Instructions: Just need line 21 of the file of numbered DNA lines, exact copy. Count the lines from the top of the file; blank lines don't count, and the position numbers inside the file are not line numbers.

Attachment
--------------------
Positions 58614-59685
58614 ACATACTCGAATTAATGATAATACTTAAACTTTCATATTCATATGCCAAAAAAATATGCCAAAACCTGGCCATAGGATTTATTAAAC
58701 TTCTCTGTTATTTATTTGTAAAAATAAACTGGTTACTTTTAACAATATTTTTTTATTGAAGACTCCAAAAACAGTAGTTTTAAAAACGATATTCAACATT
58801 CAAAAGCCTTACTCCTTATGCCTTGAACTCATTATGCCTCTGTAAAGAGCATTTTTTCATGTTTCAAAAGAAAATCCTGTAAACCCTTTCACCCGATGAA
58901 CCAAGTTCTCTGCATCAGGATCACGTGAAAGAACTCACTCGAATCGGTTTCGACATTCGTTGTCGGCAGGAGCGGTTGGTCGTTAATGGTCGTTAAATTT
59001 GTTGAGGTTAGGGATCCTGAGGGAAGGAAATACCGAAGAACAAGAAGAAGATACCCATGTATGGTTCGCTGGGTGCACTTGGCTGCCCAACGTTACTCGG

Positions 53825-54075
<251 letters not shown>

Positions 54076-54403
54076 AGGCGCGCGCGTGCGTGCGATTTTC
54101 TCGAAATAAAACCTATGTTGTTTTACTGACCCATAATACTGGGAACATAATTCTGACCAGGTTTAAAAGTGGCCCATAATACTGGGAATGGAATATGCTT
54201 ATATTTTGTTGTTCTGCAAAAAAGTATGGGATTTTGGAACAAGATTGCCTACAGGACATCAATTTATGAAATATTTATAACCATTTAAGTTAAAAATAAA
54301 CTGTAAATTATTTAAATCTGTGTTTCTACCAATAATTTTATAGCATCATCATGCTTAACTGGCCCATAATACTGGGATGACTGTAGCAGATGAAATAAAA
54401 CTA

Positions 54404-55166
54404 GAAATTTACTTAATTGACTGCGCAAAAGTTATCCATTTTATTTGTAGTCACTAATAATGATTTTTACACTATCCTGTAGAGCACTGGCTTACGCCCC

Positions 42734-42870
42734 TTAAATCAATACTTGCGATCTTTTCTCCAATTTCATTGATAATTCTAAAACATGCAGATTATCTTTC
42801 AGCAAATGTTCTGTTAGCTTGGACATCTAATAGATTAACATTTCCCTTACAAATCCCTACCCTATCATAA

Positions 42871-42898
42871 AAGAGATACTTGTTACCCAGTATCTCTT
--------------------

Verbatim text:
42871 AAGAGATACTTGTTACCCAGTATCTCTT